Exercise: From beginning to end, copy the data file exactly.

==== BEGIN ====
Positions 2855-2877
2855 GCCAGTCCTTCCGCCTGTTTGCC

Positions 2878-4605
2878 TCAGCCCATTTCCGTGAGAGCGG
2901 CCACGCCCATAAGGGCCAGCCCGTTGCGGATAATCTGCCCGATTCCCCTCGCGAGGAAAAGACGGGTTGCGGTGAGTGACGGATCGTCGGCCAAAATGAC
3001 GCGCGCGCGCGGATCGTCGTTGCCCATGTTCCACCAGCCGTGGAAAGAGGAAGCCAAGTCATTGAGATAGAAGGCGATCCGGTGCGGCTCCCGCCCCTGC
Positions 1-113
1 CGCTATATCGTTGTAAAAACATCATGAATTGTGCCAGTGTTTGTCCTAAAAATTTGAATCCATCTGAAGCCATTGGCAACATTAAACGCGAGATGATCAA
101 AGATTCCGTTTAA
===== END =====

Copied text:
Positions 2855-2877
2855 GCCAGTCCTTCCGCCTGTTTGCC

Positions 2878-4605
2878 TCAGCCCATTTCCGTGAGAGCGG
2901 CCACGCCCATAAGGGCCAGCCCGTTGCGGATAATCTGCCCGATTCCCCTCGCGAGGAAAAGACGGGTTGCGGTGAGTGACGGATCGTCGGCCAAAATGAC
3001 GCGCGCGCGCGGATCGTCGTTGCCCATGTTCCACCAGCCGTGGAAAGAGGAAGCCAAGTCATTGAGATAGAAGGCGATCCGGTGCGGCTCCCGCCCCTGC
Positions 1-113
1 CGCTATATCGTTGTAAAAACATCATGAATTGTGCCAGTGTTTGTCCTAAAAATTTGAATCCATCTGAAGCCATTGGCAACATTAAACGCGAGATGATCAA
101 AGATTCCGTTTAA